Diagnostic Criteria

In 1988, the Centers for Disease Control and Prevention proposed a working case definition of chronic fatigue syndrome. In part because of inconsistent adherence to this definition, modifications have been proposed, most recently under the auspices of

To exclude conditions known to result in persistent fatigue and debility, initial evaluation of the patient should include a complete history (including inquiry into psycho-social conditions present at the onset of fatigue, such as depression and alcohol or other substance abuse) and physical examination. The physical examination in patients with chronic fatigue syndrome usually reveals no obvious abnormalities, although subtle findings, such as mildly enlarged or tender lymph nodes (cervical axillary, inguinal), mild pharyngitis (nonexudative but often with erythema-tous palatal arcs),

Centers for Disease Control and Prevention Case Definition of Chronic Fatigue

Syndrome*

A. Major criteria

1. Persistent or relapsing fatigue for 6 months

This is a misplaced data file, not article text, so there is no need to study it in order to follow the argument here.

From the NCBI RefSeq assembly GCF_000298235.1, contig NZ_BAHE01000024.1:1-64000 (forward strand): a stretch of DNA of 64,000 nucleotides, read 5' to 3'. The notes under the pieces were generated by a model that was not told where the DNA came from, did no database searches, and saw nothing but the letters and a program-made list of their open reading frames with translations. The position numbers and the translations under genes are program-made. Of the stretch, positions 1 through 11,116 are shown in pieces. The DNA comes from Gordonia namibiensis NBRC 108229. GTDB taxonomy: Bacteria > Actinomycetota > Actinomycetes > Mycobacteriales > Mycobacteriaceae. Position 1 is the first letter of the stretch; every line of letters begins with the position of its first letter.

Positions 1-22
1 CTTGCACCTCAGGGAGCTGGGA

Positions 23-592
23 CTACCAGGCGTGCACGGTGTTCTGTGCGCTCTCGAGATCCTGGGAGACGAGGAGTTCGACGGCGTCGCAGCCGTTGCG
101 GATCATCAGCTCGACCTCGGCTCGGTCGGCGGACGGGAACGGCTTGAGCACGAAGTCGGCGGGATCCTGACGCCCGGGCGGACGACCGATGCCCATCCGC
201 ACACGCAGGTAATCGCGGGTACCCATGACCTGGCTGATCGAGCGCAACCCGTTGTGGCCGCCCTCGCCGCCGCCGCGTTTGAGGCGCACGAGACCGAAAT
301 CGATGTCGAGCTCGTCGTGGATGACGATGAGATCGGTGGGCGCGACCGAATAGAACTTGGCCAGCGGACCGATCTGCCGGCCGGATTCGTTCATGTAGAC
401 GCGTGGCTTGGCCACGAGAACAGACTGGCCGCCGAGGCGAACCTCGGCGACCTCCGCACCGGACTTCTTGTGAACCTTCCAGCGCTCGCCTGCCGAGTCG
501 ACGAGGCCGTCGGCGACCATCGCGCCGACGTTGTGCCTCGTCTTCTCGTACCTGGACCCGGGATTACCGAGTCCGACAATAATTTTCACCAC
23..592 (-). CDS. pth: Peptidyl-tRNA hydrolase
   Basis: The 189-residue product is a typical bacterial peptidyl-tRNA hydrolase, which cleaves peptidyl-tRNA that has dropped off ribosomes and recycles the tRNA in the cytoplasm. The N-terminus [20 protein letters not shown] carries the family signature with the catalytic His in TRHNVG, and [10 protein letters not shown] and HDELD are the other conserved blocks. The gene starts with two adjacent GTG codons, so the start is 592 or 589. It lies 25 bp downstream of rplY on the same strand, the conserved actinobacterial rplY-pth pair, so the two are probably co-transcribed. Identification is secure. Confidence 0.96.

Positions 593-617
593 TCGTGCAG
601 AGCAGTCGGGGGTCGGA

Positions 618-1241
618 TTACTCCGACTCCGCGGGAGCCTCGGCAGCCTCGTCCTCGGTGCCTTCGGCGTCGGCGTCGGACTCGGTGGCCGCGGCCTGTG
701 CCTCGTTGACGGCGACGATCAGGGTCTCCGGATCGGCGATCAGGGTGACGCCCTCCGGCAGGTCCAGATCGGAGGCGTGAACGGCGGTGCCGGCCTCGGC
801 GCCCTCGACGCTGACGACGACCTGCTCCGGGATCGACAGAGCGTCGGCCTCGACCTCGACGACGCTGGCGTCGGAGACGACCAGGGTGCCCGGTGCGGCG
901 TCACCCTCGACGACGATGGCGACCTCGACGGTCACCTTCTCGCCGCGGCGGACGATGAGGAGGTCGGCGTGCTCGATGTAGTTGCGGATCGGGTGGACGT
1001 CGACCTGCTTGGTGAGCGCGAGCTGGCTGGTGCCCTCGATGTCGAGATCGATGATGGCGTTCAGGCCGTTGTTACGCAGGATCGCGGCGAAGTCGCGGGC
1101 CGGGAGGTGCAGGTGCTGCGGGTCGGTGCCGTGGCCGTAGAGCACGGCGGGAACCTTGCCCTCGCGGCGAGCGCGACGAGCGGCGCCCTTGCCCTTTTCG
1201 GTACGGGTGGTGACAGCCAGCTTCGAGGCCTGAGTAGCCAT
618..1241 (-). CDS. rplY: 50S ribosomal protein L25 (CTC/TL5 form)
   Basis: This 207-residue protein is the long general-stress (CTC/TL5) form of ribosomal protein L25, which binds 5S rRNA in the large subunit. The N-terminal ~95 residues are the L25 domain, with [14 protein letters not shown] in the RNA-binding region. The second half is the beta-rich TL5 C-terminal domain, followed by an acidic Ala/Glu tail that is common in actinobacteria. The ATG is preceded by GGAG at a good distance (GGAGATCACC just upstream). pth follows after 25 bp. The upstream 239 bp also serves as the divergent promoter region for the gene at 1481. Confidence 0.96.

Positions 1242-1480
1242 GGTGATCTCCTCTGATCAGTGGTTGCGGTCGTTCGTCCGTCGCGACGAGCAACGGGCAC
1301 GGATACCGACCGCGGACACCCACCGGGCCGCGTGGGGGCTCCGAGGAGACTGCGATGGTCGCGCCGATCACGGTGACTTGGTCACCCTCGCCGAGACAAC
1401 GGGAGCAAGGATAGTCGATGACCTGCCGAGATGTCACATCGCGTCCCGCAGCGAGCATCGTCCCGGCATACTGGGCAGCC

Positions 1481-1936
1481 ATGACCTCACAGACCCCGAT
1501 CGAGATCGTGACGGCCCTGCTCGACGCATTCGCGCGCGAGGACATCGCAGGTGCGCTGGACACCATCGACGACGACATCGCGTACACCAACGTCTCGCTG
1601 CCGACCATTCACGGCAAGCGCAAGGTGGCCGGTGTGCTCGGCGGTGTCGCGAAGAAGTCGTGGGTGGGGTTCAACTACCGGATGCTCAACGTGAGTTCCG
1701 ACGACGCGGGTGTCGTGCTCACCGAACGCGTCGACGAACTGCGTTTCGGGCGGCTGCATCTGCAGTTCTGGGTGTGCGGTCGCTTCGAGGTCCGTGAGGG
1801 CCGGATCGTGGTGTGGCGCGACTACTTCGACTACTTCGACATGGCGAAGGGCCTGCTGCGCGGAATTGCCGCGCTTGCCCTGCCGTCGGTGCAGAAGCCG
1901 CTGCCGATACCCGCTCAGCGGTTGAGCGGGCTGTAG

(>50% reduction in activity)

2. Exclusion of other causative conditions

B. Minor criteria

Symptoms

1. Mild fever (37.5-38.6EC) orchills

2. Sore throat

3. Painful cervical or axillary lymph nodes

4. Generalized muscle weakness

5. Myalgia/muscle discomfort

6. Fatigue postexercise

7. Headaches (generalized)

8. Arthralgias (migratory)

9.Neuropsychiatric (cognitive dysfunction, irritability, depression, photophobia, scotomata)

10.Sleep disturbance

11.History that fatigue and associated symptoms developed abruptly

Physical Findings

1. Fever (37.6-38.6EC)

2. Pharyngitis (nonexudative)

3. Palpable/tender lymph nodes (cervical, axillary)

*Chronic fatigue syndrome is diagnosed if patient fulfills both major criteria and (a) at least eight symptom criteria or (b) at least six symptom criteria plus at least two physical criteria.

Treatment